One of the essential things B2B software vendors must do well is convey confidence in their ability to deliver game-changing technology with as few unwanted surprises as possible.
Our customers have little room for error when they implement software because there’s a good chance that they recently convinced a team of professionals to bet on their solution as a new and better way of doing business. With ‘bet’ being the operative word.
Sure, all business decisions involve risk. However technology decisions can often involve risks that don’t reveal themselves until the attempt to integrate into the end customer’s IT environment is well underway. This is the hard work, where previously unforeseen issues arise and must be assessed and understood quickly; mostly so related project decisions can be made using the best and most current information available.
For this reason, it is important to evaluate a solution’s risk monitoring capabilities when selecting a platform for your implementation team. Only Baton, the industry’s leading implementation management platform, has incorporated sophisticated risk assessment algorithms into their platform to help project teams proactively identify implementation projects that are at risk of failure, task bottlenecks, or delays.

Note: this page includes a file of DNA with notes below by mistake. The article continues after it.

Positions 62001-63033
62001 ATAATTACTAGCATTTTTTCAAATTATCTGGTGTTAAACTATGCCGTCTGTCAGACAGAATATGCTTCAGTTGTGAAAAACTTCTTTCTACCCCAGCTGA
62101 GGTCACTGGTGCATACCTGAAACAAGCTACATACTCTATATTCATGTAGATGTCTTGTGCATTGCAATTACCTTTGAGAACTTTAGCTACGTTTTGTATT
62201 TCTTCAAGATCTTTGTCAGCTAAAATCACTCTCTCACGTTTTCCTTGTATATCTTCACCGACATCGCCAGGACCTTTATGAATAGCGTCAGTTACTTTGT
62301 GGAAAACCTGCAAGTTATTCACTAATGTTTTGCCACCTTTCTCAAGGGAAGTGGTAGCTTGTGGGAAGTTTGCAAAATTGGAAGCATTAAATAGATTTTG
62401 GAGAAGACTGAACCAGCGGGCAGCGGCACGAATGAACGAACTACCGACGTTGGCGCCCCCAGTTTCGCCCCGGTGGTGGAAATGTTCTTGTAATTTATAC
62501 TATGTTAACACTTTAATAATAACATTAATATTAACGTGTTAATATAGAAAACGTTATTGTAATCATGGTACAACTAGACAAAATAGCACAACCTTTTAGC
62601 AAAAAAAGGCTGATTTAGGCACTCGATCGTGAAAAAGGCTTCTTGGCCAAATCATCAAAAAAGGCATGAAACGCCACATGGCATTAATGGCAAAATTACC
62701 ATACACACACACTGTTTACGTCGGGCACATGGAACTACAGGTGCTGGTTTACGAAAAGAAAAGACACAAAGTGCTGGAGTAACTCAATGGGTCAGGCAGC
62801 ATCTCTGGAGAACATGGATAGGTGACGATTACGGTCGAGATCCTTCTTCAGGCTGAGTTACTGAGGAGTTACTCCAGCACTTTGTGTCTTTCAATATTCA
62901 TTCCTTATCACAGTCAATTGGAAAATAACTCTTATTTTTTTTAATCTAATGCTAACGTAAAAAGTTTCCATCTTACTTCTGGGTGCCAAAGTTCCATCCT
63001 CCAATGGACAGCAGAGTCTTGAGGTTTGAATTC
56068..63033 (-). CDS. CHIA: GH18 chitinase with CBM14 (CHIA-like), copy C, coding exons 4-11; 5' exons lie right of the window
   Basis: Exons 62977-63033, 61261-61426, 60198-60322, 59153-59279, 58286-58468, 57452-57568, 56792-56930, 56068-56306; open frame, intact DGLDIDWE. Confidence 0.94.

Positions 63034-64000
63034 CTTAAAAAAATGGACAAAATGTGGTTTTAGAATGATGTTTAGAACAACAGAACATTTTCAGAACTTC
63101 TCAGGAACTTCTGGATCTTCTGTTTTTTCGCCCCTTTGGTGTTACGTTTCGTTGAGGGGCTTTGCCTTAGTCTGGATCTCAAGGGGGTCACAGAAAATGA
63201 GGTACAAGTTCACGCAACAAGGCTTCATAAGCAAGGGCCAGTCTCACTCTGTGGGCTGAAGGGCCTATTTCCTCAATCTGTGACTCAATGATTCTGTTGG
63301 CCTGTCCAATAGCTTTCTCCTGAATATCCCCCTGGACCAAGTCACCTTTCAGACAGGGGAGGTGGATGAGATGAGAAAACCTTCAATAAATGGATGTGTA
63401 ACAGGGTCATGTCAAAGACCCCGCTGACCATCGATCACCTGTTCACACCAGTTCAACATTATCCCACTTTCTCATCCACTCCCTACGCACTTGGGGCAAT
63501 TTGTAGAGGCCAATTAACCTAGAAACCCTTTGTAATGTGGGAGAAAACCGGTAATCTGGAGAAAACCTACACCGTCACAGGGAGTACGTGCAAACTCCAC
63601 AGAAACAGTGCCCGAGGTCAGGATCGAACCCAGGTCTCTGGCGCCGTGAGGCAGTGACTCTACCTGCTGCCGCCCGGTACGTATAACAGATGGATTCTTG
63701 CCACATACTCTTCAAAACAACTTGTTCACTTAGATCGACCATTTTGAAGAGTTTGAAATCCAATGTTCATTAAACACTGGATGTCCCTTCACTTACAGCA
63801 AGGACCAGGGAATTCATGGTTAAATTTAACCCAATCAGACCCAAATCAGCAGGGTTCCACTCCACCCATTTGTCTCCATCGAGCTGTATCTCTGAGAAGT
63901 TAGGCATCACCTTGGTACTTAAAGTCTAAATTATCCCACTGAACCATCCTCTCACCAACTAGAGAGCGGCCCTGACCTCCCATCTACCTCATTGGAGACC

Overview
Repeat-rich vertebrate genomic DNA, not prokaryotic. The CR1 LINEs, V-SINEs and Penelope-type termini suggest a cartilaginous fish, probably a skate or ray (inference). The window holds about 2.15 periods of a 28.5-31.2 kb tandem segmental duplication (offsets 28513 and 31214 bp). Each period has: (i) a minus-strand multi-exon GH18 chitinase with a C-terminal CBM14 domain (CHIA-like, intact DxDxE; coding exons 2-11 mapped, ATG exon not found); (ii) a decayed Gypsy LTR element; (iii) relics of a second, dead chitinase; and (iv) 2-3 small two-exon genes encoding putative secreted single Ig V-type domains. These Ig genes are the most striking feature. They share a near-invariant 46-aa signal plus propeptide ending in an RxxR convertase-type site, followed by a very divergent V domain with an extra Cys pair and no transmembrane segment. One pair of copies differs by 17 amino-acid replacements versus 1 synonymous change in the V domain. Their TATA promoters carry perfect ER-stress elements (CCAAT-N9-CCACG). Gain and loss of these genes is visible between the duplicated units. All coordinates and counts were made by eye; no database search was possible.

These genuinely useful algorithms leverage both current and historical project and task data to estimate the likelihood of delays and disruptions to the project timeline. They are also highly welcome tools, especially in a time when setting accurate expectations can do more for establishing customer confidence and ensuring a positive implementation experience than any executive conference call or long-promised feature release.
Project risk assessment is a differentiator that Baton rarely needs to explain to its customers. They already strive to communicate realistic project timelines to their clients and most have suffered the slings and arrows of outrageous misfortune when the impact of missed deadlines are notably underestimated.
At Baton, our project risk algorithms take into account past experience with similar tasks, as well as existing timelines and the level of difficulty of each required task to measure risk at both the project- and task-level. This data is then used to determine projected due dates and any adjustments or disruptions to the project timeline.
To better understand what makes up Baton’s risk algorithm and its juxtaposition to our estimated project and task due dates, head over to our knowledge base for a deeper dive.